HAVANA (Reuters) - U.S. sanctions cost Cuba $4.6 billion last financial year, the government said on Friday, and called on U.S. President Barack Obama to do more to ease the pressure in the spirit of improved relations between the two countries.
Foreign Minister Bruno Rodriguez made the comments at the launch of an annual campaign for a United Nations resolution condemning the U.S. trade embargo put in place after Cuba's 1959 revolution, but which has softened a little under Obama.
"The blockade imposed by the United States on Cuba persists," Rodriguez told reporters at a news conference. "The blockade is the main cause of the economy's problems and obstacle to development."
Rodriguez said damages from April 2015 through March 2016 amounted to $4.6 billion and to $125.9 billion since the embargo's inception.
This year's U.N. General Assembly vote, set for Oct. 26, will be the 25th time Cuba has marshaled international support against the embargo. Cuba usually wins overwhelming support for a resolution which is non-binding.
Since Presidents Obama and Raul Castro stunned the world in December 2014 by announcing they would work to normalize relations, the Cold War foes have opened embassies, restored commercial flights, opened travel options and negotiated agreements on issues affecting the environment, law enforcement, the postal service and communications.
Obama, who visited Cuba earlier this year, has also gradually poked holes in the embargo through executive orders.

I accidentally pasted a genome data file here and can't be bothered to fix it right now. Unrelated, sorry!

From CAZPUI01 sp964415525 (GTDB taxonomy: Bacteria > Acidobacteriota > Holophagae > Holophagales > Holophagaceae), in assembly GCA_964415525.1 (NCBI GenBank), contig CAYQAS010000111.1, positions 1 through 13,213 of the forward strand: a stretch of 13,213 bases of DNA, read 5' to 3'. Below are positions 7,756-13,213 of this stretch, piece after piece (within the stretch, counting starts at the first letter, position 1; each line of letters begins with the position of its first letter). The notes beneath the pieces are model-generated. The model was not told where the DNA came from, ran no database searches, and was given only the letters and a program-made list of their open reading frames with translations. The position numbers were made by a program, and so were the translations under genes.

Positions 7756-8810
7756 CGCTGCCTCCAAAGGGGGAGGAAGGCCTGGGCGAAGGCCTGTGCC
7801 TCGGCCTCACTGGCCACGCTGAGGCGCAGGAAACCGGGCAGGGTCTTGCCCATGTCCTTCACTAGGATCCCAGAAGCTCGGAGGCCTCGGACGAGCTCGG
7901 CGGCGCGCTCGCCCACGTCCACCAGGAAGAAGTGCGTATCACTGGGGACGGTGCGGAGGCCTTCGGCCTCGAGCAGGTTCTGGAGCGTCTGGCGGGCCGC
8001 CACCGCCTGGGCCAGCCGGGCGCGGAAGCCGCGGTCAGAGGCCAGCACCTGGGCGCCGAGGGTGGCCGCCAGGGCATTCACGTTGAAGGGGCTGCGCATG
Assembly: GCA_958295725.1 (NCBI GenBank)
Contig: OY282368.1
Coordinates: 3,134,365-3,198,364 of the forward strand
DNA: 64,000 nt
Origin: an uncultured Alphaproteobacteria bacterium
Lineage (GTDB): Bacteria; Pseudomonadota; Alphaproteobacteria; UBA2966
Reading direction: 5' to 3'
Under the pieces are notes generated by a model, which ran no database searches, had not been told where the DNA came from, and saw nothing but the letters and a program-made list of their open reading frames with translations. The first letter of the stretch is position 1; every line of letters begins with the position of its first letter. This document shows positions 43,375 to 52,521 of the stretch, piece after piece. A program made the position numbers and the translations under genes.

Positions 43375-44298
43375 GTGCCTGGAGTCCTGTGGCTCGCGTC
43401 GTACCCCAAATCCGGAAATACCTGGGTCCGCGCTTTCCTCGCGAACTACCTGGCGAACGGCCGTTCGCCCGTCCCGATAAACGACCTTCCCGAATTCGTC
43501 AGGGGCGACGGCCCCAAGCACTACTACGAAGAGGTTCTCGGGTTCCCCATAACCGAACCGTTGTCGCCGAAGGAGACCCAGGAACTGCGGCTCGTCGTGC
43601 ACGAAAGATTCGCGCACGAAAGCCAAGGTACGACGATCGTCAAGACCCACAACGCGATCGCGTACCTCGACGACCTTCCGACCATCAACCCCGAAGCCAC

Rodriguez said the advances so far were positive but "limited and superficial" in the economic sphere.
"President Obama reserves broad executive latitude that he can use up to his last minute in the White House," he said.
More than 100 U.S. business delegations have visited Cuba since 2014 and around 300,000 Americans are expected to arrive this year under looser travel restrictions. U.S. telecommunications companies have signed roaming agreements, a Carnival cruise ship makes regular stops and a Havana hotel is under U.S. management.
But many U.S. companies say the embargo makes business nearly impossible.
Obama has insisted he opposes the embargo but can do little more because only the Republican-controlled Congress can lift it.
Many experts beg to differ and are urging him to act before leaving office in January.
"There are approximately 12 regulatory changes that the Obama administration can implement today which would have enormous impact upon opportunities for United States companies," John Kavulich, president of the N.Y.–based U.S.-Cuba Trade and Economic Council, said.
Additional reporting by Marc Frank; Editing by Cynthia Osterman